An Artificial Intelligence Primer

If you’re in tech, you hear these terms all the time and probably wonder what the differences are. They can get a bit confusing, which is why I make these kinds of articles.

The basic hierarchy

The basic hierarchy of the main terms is as such:

  • Artificial Intelligence is an attempt to design an intelligent agent that perceives its environment and makes decisions to maximize chances of achieving its goals.

    • Machine Learning gives computers the ability to learn from data alone rather than needing to be explicitly programmed.

      • Supervised Learning provides a classification or a value for the input given.

      • Unsupervised Learning finds patterns and correlations in things.

      • Reinforcement Learning looks to find the best actions to take to achieve goals or maximize reward.

So, AI is an attempt to make a human-like entity that tries to achieve its goals, machine learning is a way of making computers learn without being explicitly re-programmed, and there are many types of machine learning.

These definitions are not perfect because I’m not an expert in this field. These primers are often used to help me through my learning process, and that’s the case here with AI.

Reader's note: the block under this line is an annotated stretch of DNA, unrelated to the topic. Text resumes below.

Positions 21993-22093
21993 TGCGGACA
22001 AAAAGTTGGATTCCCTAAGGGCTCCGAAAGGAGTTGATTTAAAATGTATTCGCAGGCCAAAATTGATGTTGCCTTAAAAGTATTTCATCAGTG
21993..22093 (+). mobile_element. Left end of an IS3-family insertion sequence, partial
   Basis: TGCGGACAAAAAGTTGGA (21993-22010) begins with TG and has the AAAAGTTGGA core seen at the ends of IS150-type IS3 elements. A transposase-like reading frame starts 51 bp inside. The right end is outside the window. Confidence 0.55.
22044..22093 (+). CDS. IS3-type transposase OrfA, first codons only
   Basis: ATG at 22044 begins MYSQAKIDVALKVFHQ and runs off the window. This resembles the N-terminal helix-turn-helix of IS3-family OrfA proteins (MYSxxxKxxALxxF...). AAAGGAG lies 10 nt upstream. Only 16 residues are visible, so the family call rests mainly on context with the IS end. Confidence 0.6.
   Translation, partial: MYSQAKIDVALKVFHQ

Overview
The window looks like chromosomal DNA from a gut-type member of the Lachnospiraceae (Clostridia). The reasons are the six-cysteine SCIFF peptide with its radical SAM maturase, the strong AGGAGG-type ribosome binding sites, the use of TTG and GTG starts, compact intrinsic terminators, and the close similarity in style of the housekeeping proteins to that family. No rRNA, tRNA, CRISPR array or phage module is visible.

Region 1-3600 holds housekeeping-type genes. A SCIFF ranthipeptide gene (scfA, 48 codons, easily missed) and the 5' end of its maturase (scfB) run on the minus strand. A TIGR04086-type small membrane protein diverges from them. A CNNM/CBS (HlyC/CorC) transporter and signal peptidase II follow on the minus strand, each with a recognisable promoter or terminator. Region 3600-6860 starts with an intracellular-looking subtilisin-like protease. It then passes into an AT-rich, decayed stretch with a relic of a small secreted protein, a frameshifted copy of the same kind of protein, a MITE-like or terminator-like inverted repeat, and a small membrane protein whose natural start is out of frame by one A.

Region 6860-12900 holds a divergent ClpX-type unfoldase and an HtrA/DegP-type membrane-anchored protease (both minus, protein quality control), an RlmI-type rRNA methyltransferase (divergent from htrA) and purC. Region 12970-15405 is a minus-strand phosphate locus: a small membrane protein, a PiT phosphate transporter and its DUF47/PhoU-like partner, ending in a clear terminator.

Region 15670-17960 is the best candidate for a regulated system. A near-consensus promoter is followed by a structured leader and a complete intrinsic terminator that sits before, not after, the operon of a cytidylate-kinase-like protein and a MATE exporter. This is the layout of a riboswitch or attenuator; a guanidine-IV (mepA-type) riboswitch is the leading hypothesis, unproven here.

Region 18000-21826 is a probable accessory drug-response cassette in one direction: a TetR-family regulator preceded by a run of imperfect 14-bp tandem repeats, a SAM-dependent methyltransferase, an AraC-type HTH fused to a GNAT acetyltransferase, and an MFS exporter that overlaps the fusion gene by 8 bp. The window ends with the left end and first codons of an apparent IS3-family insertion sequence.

• Backpropagation is where you tweak the weights and biases of the previous layer to get the value you want in the current layer, and you do this recursively (propagating backward) throughout however many layers are in the system.

  • Cost is the amount of difference between reality and the output and model. It’s basically how wrong or bad the model is in its current form. The goal is to have zero cost.

  • Gradient Descent is where you work to find the minimum of the cost function. In general, you move to the left or right of your current location, and you find which direction produces a slope with a lower value than your current location, and you take a small step in that direction and then try again.

  • Linear Regression is the process of predicting a numeric value based on evaluation of inputs, e.g., the cost of a house in San Francisco based on square footage.

  • Logistical Regression is the process of predicting a classification or category of an object based on evaluation of inputs, e.g., look at this animals ears and feet and face and tell me if it’s a cat.

  • Markov Chains are systems that transition from one state to another, where the next state is fully fixed based on the previous one.

  • Regression to the Mean is the phenomenon that if a variable is extreme on its first measurement, it will tend to be closer to the average on its second measurement—and if it is extreme on its second measurement, it will tend to have been closer to the average on its first (Wikipedia).

(in progress…)

I hope this has been useful.


  1. A number of these are simply taken from open resources; others are my own summaries. For a much deeper look, I recommend this overview article from Wikipedia.

  2. I really like this 45 minute presentation from Andreesen Horowitz on AI and Deep Learning.

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